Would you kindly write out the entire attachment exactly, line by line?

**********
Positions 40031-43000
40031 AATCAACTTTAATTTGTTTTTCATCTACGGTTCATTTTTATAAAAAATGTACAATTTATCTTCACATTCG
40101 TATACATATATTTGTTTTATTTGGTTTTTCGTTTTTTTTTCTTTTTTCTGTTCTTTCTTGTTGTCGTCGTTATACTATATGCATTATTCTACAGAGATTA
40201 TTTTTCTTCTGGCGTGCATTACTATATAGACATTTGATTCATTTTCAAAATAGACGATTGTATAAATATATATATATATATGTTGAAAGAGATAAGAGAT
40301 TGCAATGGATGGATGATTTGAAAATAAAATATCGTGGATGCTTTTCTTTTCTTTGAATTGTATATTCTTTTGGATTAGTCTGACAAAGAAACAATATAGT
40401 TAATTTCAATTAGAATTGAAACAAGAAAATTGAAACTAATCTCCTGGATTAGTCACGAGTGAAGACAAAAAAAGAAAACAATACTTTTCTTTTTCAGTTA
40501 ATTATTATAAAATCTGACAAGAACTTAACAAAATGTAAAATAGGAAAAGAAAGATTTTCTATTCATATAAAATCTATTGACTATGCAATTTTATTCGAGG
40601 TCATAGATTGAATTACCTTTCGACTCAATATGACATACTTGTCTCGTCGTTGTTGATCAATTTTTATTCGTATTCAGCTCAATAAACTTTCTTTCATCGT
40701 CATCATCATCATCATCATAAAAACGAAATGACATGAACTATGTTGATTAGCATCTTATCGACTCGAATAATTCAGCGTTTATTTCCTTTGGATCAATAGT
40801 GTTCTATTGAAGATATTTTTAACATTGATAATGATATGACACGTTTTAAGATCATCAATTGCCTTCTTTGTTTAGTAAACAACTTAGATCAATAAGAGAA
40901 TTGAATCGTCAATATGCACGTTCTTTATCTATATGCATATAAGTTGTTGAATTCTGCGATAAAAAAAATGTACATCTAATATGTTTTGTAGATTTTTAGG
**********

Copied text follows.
Positions 40031-43000
40031 AATCAACTTTAATTTGTTTTTCATCTACGGTTCATTTTTATAAAAAATGTACAATTTATCTTCACATTCG
40101 TATACATATATTTGTTTTATTTGGTTTTTCGTTTTTTTTTCTTTTTTCTGTTCTTTCTTGTTGTCGTCGTTATACTATATGCATTATTCTACAGAGATTA
40201 TTTTTCTTCTGGCGTGCATTACTATATAGACATTTGATTCATTTTCAAAATAGACGATTGTATAAATATATATATATATATGTTGAAAGAGATAAGAGAT
40301 TGCAATGGATGGATGATTTGAAAATAAAATATCGTGGATGCTTTTCTTTTCTTTGAATTGTATATTCTTTTGGATTAGTCTGACAAAGAAACAATATAGT
40401 TAATTTCAATTAGAATTGAAACAAGAAAATTGAAACTAATCTCCTGGATTAGTCACGAGTGAAGACAAAAAAAGAAAACAATACTTTTCTTTTTCAGTTA
40501 ATTATTATAAAATCTGACAAGAACTTAACAAAATGTAAAATAGGAAAAGAAAGATTTTCTATTCATATAAAATCTATTGACTATGCAATTTTATTCGAGG
40601 TCATAGATTGAATTACCTTTCGACTCAATATGACATACTTGTCTCGTCGTTGTTGATCAATTTTTATTCGTATTCAGCTCAATAAACTTTCTTTCATCGT
40701 CATCATCATCATCATCATAAAAACGAAATGACATGAACTATGTTGATTAGCATCTTATCGACTCGAATAATTCAGCGTTTATTTCCTTTGGATCAATAGT
40801 GTTCTATTGAAGATATTTTTAACATTGATAATGATATGACACGTTTTAAGATCATCAATTGCCTTCTTTGTTTAGTAAACAACTTAGATCAATAAGAGAA
40901 TTGAATCGTCAATATGCACGTTCTTTATCTATATGCATATAAGTTGTTGAATTCTGCGATAAAAAAAATGTACATCTAATATGTTTTGTAGATTTTTAGG